CRISPR gene therapy appears safe, but claims of an imminent HIV cure are premature – Liz Highleyman, AIDSMap, November 3, 2023
Three people were gene-edited in an effort to cure their HIV. The result is unknown. – Antonio Regalado, MIT Technology Review, October 25, 2023
Excision BioTherapeutics Presents Positive Interim Clinical Data from Ongoing Phase 1/2 Trial of EBT-101 for the Treatment of HIV at ESGCT 30th Annual Congress – Excision BioTherapeutics Press Release, October 25, 2023
CRISPR/Cas9 is an assemblage of proteins derived from bacteria that may have the potential to target and disable (or eliminate) HIV’s genetic code in the reservoir of virus-infected cells that persist despite antiretroviral therapy (ART).
In recent years, laboratory studies of CRISPR/Cas9 as a potential curative approach in HIV have repeatedly generated misleading media headlines (see prior Media Monitor posts on the topic).
On Monday October 30, the British news outlet the Daily Mail continued this unwelcome trend with a headline falsely claiming that a cure for HIV “could be months away.”
The article is based on a conference presentation (and associated press release) that reported only preliminary safety results from three participants in the first human trial of a CRISPR/Cas9 approach in HIV. The presentation provided no information whatsoever about anti-HIV effects or efficacy.
The bottom line is that there was no evidence in the conference presentation to suggest that an HIV cure “could be months away.” The headline was likely written by an editor to attract engagement and clicks to benefit advertising revenue.
The first paragraph of the Daily Mail article also incorrectly states: “gene editing experts believe they are on the cusp of curing HIV.” No actual gene editing experts are quoted, and to TAG’s knowledge that’s because none believe “they are on the cusp of curing HIV.”
The article later quotes the scientist William Kennedy from Excision Biotherapeutics (the company conducting the clinical trial), who makes no claims about an HIV cure being imminent. Instead, the company is emphasizing that the apparent safety of the lowest dose given in the study means that they can progress to testing higher doses.
The excellent community-based British news website AIDSMap has since published a thorough and detailed article by Liz Highleyman explaining why the Daily Mail headline is wildly premature and off base.
There are several additional possible caveats regarding the CRISPR/Cas9 approach that underscore the uncertainty regarding potential efficacy in this first trial:
- The evidence that the intervention might reduce the size of the HIV reservoir and lower the risk of viral load rebound after stopping ART comes from humanized mice, which have many shortcomings as a model for human HIV infection.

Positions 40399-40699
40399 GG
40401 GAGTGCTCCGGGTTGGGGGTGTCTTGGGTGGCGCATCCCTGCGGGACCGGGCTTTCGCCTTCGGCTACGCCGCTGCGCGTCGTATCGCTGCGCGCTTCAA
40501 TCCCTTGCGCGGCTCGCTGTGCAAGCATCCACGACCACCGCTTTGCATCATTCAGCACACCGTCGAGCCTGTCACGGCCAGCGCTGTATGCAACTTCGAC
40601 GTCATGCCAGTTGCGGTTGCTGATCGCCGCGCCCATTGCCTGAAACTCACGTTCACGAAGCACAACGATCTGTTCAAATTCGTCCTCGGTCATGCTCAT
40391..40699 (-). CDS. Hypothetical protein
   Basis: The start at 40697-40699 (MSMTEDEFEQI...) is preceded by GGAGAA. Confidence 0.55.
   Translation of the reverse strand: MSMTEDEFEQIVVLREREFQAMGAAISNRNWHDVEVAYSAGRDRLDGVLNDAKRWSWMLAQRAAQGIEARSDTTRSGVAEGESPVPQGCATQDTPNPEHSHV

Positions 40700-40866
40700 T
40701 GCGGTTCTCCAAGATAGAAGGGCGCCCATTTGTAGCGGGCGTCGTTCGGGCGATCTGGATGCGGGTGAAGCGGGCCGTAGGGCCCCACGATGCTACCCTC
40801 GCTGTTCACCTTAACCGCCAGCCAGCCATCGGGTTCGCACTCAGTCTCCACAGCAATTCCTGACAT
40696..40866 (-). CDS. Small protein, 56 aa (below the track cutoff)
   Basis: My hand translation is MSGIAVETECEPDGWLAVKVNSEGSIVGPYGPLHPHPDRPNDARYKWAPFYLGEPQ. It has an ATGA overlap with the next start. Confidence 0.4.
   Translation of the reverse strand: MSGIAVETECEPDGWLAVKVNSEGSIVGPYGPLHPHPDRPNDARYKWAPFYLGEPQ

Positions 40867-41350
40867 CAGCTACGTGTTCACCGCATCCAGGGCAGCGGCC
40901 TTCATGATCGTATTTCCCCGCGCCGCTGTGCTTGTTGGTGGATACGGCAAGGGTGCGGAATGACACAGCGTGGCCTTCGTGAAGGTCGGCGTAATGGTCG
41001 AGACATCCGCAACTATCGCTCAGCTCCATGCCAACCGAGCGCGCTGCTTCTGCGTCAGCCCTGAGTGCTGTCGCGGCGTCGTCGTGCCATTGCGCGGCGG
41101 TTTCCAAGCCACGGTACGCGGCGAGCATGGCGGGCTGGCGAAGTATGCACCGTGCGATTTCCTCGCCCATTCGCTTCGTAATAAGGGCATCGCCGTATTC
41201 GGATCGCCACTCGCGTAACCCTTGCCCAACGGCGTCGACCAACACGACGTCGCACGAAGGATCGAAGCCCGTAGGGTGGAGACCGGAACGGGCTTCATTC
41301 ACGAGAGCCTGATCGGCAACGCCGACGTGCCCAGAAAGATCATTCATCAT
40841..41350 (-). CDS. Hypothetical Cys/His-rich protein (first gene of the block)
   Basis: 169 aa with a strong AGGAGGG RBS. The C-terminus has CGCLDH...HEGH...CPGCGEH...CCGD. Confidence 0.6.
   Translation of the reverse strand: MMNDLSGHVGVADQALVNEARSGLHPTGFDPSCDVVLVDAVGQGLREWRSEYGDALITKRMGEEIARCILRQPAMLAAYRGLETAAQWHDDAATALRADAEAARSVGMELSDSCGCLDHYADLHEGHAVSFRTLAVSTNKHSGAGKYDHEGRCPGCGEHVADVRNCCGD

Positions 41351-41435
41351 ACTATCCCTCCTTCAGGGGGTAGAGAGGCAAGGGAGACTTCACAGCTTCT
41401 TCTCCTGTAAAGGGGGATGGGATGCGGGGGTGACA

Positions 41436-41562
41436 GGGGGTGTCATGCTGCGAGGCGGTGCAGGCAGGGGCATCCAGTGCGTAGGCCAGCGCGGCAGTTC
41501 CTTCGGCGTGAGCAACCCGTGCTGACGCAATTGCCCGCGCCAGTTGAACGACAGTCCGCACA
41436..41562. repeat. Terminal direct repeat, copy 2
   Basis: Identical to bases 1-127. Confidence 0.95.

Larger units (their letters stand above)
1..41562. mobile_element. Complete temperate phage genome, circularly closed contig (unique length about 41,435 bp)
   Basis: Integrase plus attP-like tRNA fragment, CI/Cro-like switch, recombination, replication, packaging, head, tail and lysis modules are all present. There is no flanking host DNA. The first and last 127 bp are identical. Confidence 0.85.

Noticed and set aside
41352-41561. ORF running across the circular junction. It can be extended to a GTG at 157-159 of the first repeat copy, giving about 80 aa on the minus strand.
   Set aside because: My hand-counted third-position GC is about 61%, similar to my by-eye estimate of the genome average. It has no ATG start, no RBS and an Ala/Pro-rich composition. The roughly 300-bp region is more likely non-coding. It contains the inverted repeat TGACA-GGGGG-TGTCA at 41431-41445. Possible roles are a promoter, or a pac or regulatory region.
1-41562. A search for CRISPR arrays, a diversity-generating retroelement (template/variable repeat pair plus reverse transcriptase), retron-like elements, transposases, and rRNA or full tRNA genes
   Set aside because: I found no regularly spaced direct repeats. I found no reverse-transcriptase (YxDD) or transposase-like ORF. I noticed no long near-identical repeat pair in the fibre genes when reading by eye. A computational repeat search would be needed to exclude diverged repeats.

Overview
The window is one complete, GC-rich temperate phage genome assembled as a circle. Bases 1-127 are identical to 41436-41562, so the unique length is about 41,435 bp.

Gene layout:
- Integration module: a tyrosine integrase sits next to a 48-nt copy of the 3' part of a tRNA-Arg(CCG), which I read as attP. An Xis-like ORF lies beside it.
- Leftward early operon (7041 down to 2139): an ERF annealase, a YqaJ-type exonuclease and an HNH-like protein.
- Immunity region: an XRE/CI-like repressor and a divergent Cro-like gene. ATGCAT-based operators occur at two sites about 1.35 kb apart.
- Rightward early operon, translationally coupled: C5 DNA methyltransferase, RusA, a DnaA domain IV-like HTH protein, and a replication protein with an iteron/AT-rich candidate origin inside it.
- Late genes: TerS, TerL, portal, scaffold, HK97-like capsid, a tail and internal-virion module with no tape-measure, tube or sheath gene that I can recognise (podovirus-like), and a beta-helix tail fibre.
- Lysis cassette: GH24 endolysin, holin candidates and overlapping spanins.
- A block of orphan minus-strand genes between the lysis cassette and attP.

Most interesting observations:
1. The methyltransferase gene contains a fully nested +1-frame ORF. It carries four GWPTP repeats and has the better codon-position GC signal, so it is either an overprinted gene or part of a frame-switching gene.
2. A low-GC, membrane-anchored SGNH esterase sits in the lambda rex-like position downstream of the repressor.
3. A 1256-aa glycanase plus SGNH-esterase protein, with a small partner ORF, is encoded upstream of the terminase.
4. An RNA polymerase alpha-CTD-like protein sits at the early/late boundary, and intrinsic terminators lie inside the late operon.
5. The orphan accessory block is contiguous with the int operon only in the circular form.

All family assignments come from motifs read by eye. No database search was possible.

- Researchers have presented very limited evidence that the approach can reduce the size of the SIV reservoir in macaques, which are considered a better model than humanized mice. An initial claim that a measure of the SIV reservoir known as the quantitative virus outgrowth assay (QVOA) showed negative results was made in a presentation at CROI 2019, but was not included in the published paper describing the study outcomes. Also mentioned at CROI 2019 were plans for an ART interruption study in macaques to assess whether SIV viral load rebound was reduced or prevented, but this study did not take place – Excision Biotherapeutics decided to move into humans instead.
- The clinical trial is currently only able to recruit people assigned male sex at birth due to an unspecified concern on the part of the U.S. Food and Drug Administration regarding reproductive toxicity (the aim is to expand enrollment to include people assigned female sex at birth as soon as possible).
- In the clinical trial, the CRISPR/Cas9 gene editor targeting HIV is delivered by an adeno-associated virus vector (AAV9) and it’s not clear how efficiently this delivery vehicle will enter CD4 T cells, where most of the HIV reservoir resides.
- It’s uncertain how well the approach can target the genetically diverse HIV variants present in a person living with HIV.
- The clinical trial is designed to allow participants to undergo an ART interruption if certain criteria are met after 12 weeks of follow up. The criteria are thought to be based on whether the participant experienced a reduction in the size of their HIV reservoir. The fact that the trial has been open for nearly two years but there has been no mention of any participant undergoing ATI might suggest that significant reductions in the size of the HIV reservoir have not been documented, at least yet. This would accord with the company’s emphasis on progressing to the testing of higher doses.
In conclusion, the potential efficacy of Excision Biotherapeutics CRISPR/Cas9 technology in people with HIV remains entirely unknown. Until additional information becomes available from the ongoing clinical trial, the prospects for the approach cannot be judged.